• More convenient forms of blow-pipe will be found described in special works on the use of that instrument, but the common form described above is quite sufficient for the simple experiments required in the determination of our ordinary minerals.
cases the actual amount of a metallic or other ingredient previously ascertained to be present in the substance under examination.*
In the employment of the blow-pipe (in conjunction with external characters) in the simple determination of our Canadian minerals, we are never compelled to resort to more than two experiments: the fusion-trial, and the water-test. The student will find it of advantage, however, to study in addition the reactions of the more common metals and metallic oxides as given in special works on the Blowpipe. To describe these reactions in the present essay would extend the subject much beyond its allotted limits.
The Trial of Fusibility.-In order to ascertain the relative fusibility of a substance, we chip off a small particle (the smaller the better) and expose the point of this to the extremity of the blow-pipe flame -holding the test-fragment in a small pair of tongs or forceps with platinum tips; or supporting it, if it be of a metallic aspect or of a certain weight and exhibit at the same time a coloured streak, on a piece of well-burnt pine charcoal. The particle thus exposed to the flame ought not to be larger than a small carraway seed. If it be fusible, its point, in the course of ten or fifteen seconds, will become rounded into a bead or globule. The proper method of blowing can be acquired by half-an-hour's practice. The cheeks are to be filled with air, and this is to be urged gently and continuously down the tube by the compression of the cheek muscles, the operator breathing at the same time (if he require to do so) through his nose. By a little practice this becomes exceedingly easy; and the blowing need never be kept up (at least in experiments of this kind) for more than 3 quarter of a minute at a time. A thin splinter will exhibit sigus of fusion in ten or twelve seconds, or not at all. The use of the instrument, therefore, is easily acquired, and is in no way injurious to the health.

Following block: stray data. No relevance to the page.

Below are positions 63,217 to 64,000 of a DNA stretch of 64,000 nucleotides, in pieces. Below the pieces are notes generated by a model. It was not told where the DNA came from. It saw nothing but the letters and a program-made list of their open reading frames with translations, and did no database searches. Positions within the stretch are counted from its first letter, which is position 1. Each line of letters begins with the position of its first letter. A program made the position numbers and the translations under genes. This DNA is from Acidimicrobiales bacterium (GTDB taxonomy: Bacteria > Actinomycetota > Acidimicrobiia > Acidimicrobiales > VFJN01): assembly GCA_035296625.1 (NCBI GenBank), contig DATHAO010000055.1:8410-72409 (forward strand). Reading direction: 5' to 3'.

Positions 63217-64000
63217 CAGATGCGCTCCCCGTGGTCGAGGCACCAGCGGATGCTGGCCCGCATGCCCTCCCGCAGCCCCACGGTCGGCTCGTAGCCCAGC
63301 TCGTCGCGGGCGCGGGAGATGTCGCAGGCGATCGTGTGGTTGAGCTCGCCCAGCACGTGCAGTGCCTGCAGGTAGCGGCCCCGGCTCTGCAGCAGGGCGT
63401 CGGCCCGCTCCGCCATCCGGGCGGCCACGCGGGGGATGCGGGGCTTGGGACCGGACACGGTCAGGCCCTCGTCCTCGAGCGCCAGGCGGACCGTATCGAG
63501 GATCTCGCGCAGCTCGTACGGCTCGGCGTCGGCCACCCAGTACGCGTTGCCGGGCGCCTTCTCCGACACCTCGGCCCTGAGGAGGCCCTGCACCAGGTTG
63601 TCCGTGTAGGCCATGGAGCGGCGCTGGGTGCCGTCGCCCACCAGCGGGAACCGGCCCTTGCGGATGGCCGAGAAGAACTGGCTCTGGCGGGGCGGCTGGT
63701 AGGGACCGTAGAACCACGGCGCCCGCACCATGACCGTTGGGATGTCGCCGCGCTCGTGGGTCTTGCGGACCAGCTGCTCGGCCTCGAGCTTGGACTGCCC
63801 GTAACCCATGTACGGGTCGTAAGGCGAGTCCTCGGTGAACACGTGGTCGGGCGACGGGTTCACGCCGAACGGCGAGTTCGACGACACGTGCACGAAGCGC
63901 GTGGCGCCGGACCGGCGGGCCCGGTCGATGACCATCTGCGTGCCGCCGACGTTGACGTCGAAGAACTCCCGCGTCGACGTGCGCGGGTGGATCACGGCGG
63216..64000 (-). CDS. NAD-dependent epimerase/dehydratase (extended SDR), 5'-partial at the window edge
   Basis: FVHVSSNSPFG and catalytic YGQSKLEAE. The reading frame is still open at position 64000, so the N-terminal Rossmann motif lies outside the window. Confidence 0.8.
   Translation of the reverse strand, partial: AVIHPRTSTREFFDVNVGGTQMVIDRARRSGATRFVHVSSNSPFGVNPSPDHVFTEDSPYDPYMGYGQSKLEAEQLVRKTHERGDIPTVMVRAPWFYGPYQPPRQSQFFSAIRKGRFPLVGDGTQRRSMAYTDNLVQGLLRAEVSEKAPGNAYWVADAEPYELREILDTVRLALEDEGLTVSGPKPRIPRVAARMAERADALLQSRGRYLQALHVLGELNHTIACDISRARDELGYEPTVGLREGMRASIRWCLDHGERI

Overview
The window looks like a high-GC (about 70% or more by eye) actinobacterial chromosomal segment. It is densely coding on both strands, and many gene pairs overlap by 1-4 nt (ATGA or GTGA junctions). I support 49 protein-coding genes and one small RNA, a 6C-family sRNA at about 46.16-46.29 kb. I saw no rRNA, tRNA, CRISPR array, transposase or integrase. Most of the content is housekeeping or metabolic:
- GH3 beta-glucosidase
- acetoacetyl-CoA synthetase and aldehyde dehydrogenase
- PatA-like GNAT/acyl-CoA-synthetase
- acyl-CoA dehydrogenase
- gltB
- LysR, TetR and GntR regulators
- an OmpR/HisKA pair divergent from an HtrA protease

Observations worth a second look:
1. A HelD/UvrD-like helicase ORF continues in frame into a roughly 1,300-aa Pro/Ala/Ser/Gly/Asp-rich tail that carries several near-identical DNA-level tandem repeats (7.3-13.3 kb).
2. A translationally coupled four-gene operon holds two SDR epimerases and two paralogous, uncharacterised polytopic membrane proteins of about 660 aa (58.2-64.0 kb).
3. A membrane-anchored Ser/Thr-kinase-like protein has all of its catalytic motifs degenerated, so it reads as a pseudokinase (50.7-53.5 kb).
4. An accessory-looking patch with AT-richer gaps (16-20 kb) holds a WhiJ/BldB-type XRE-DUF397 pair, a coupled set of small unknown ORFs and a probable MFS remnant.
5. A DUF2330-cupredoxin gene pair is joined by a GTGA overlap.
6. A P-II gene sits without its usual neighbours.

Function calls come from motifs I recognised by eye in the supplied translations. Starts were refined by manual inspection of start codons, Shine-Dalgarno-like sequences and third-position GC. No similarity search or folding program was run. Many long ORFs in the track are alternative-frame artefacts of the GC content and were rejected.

(a) The test-fragment may "decrepitate" or fly to pieces. Example, most specimens of galena. In this case, a larger fragment
*See, for example, a paper by the author "on the Assaying of Coals by the Blow-pipe," first published in this Journal: Vol. III, page 208. Also Plattner's "Probirkunst mit dem Lothröhre."
†These forceps may be obtained from any dealer in chemical apparatus. For simple experiments they may be replaced by a strip of thin sheet ircn bent into the form of a pair of nippers or tongs. Some twine or silk must be twisted round the middle part to prevent the fingers from being burned.